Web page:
DHCP on the NSX EDGE to provide IP Address to the clients connected to Distributed Logical Router(DLR) and DLR configured as DHCP Relay Server.
This concludes the demonstration of configuring DHCP Services on VMware NSX Edge Router. Hope this will be informative for you. Please do share if you find worth sharing it. Thanks for Reading!!!
Dynamic Routing provides the necessary forwarding information between Layer 2 broadcast domains. There are 3 types of Dynamic Routing supported by VMware NSX OSPF, BGP, and IS-IS. NSX Edge supports OSPF, an interior gateway protocol that routes IP packets only within a single routing domain. It gathers link state information from available routers and constructs a topology map of the network. OSPF routing policies provide a dynamic process of traffic load balancing between routes of equal cost. An OSPF network is divided into routing areas to optimize traffic. An area is a logical collection of OSPF networks, routers, and links that have the same area identification. Areas are identified by an Area ID.
Logical Switches are no more different than the physical switches in the network. Similar to physical switches, It allows you to create a broadcast domain and isolate the Virtual Machines in the network. Once you create a logical switch is new distributed port group gets added on a distributed switch. The reason why we say it logical because a unique VNI (VXLAN Network Identifier) get associated to it to overlays the L2 network. Logical switching enables the extension of an L2 segment / IP subnet anywhere in the fabric independent of the physical network design. Endpoints, either virtual and physical, can connect to logical segments and establish connectivity independently from their physical location in the data center network.
The NSX Controller cluster controls logical switches and maintains information about virtual machines, ESXi hosts, logical switches, and VXLANs. All logical switches created within the transport zone inherit VMware NSX transport zone settings.
Logical Switch – Key Points
Logical Switch in an NSX Environment is a virtual network segment which is a distributed port group tagged with a unique VNI on a distributed switch.
Logical Switch can span distributed switch by associating with a port group in each distributed switch.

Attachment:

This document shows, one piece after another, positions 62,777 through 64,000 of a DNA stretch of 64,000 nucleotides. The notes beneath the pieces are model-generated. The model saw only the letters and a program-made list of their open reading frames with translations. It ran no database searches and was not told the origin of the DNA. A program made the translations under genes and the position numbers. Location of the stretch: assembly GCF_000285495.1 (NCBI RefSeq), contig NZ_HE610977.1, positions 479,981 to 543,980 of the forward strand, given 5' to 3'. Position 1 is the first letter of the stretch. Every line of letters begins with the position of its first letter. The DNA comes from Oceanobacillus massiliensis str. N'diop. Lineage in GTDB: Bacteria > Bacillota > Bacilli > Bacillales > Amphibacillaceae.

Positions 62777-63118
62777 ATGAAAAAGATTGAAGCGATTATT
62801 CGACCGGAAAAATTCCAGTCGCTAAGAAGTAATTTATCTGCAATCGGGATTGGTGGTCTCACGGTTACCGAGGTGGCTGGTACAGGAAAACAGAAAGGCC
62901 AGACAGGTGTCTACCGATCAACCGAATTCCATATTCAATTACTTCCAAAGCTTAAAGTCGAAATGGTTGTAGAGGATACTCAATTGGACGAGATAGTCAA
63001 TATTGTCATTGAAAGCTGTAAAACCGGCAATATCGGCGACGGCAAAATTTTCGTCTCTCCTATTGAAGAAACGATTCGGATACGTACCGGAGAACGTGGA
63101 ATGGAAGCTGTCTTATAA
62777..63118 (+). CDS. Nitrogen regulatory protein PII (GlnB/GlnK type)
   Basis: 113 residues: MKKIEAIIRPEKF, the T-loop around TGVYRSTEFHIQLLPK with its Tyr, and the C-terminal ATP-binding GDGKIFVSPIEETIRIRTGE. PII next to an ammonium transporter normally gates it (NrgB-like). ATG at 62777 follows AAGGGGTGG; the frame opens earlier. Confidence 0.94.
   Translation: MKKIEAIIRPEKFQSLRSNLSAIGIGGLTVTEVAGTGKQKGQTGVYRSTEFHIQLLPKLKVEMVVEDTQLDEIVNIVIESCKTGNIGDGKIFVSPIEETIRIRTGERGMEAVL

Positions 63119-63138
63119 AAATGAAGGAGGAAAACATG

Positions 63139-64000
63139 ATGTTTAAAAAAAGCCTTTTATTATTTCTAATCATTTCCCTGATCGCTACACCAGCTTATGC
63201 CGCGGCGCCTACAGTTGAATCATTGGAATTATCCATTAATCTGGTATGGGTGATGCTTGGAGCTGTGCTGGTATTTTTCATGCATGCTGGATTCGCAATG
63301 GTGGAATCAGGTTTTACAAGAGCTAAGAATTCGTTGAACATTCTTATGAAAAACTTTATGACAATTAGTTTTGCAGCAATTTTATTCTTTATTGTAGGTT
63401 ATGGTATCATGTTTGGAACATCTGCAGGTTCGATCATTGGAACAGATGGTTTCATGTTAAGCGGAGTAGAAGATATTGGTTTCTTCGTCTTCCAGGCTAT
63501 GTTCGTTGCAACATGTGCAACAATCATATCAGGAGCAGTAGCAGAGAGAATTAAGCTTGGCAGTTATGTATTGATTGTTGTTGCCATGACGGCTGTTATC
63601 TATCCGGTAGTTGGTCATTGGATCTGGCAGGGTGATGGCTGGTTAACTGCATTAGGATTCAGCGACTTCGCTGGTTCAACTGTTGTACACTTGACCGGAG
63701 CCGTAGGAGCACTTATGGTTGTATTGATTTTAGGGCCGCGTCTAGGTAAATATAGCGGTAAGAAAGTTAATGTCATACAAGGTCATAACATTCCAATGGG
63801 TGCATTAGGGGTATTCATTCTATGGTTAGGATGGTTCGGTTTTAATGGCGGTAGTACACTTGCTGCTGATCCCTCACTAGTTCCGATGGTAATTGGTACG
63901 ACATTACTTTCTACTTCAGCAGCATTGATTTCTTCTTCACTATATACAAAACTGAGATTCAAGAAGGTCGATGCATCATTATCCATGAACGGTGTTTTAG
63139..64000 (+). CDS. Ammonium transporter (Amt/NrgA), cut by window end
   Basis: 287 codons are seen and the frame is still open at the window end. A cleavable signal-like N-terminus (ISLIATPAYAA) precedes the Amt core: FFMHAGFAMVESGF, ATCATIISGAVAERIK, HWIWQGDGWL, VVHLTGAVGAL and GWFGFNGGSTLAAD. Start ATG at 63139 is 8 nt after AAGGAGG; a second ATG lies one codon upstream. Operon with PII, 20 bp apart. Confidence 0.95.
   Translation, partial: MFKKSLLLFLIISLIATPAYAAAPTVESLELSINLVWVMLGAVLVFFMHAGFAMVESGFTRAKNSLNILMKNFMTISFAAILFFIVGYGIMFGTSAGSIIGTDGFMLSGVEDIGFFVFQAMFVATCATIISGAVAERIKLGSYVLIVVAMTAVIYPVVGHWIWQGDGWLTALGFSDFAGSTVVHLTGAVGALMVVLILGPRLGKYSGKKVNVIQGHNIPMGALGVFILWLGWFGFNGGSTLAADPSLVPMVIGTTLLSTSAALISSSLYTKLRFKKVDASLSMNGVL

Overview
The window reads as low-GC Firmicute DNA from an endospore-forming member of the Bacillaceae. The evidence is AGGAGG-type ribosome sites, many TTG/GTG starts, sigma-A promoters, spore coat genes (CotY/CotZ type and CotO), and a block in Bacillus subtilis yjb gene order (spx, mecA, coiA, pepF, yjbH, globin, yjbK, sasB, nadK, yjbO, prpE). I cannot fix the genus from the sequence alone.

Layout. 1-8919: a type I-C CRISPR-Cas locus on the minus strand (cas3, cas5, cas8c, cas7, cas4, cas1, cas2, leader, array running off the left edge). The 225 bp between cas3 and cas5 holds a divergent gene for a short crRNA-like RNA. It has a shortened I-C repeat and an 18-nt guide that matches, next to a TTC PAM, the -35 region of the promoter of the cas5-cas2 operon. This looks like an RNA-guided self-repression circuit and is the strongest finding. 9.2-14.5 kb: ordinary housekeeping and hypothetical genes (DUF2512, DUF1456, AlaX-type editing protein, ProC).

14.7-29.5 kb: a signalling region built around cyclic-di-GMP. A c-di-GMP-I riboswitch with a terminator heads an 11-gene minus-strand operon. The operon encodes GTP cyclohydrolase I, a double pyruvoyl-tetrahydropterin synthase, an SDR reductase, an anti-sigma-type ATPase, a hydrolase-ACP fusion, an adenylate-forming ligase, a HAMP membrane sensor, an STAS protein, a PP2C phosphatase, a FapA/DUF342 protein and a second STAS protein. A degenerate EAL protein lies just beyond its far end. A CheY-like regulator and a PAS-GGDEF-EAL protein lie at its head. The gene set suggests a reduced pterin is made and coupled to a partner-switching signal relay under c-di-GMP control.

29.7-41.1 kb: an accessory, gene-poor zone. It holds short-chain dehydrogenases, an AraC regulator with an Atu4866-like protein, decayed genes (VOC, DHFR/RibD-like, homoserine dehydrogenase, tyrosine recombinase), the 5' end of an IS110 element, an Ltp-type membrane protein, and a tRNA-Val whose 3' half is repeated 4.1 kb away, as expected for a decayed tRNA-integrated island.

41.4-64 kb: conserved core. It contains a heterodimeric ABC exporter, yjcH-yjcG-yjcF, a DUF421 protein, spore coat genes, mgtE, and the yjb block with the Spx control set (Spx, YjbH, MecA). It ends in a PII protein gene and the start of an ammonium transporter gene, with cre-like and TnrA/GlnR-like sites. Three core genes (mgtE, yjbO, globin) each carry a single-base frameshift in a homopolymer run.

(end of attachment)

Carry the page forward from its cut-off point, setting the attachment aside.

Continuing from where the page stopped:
All hosts that are part of the same vDS supports VMotion.
A distributed port group is automatically created on all the VTEPs (ESXi hosts) that are part of the same underlying Transport Zone once you add a Logical Switch
A Virtual Machine vNIC then connects to each Logic Switch as appropriate.
This concludes the demonstration of creating a logical switch and connecting virtual machines vNIC’s to it. Hope this will be informative for you. Please do share if you find worth sharing it. Thanks for Reading !!!.
In the Previous post, We have discussed configuring VXLAN on ESXi hosts. In this post, We will discuss creating Segment Id and transport Zones. You must create a pool of segment ID in an NSX Environment to isolate your network traffic.
Introduction to Segment ID
Segment ID in an NSX environment determines the maximum number of logical switches that can be created in your infrastructure. Segments ID’s will be used by logical segments for VXLAN Network Identifiers (VNI). A segment ID is like a VLAN ID but for a VXLAN. A VLAN ID can only range from 1 to 4094 but Segment ID can range between 1 to 16,777,215. VMware has decided to use Segment ID starting from 5000 to avoid confusion between VLAN ID & Segment ID.
Starting with the NSX 6.2, segment ID range planning is required in order to enable cross-VC connectivity. It is recommended to keep the segment ID unique for each NSX domain to leverage cross-VC capabilities in NSX 6.2 release; this will help avoid the requirement of the renumbering of segment IDs.
A VMware NSX Transport Zone defines the boundary of which VMware NSX Logical switch (VXLAN’s) can be extended across. The ESXi hosts part of a Transport Zone communicate with each other over a VXLAN Tunnel Endpoint (VTEP) connection. In an NSX Environment, we can have one or more transport zone depending on our requirements. A single host cluster can belong to multiple transport zone and a Single Transport zone can span multiple vSphere Clusters. Basically, Transport Zone dictates which cluster and therefore which VM’s can participate in a particular network.
This video demonstrates the steps to create a New Transport Zone & Defining pool of Segment ID’s in an NSX environment. Hope this will be informative for you. Please share if you find worth sharing it. Thanks for Reading !!!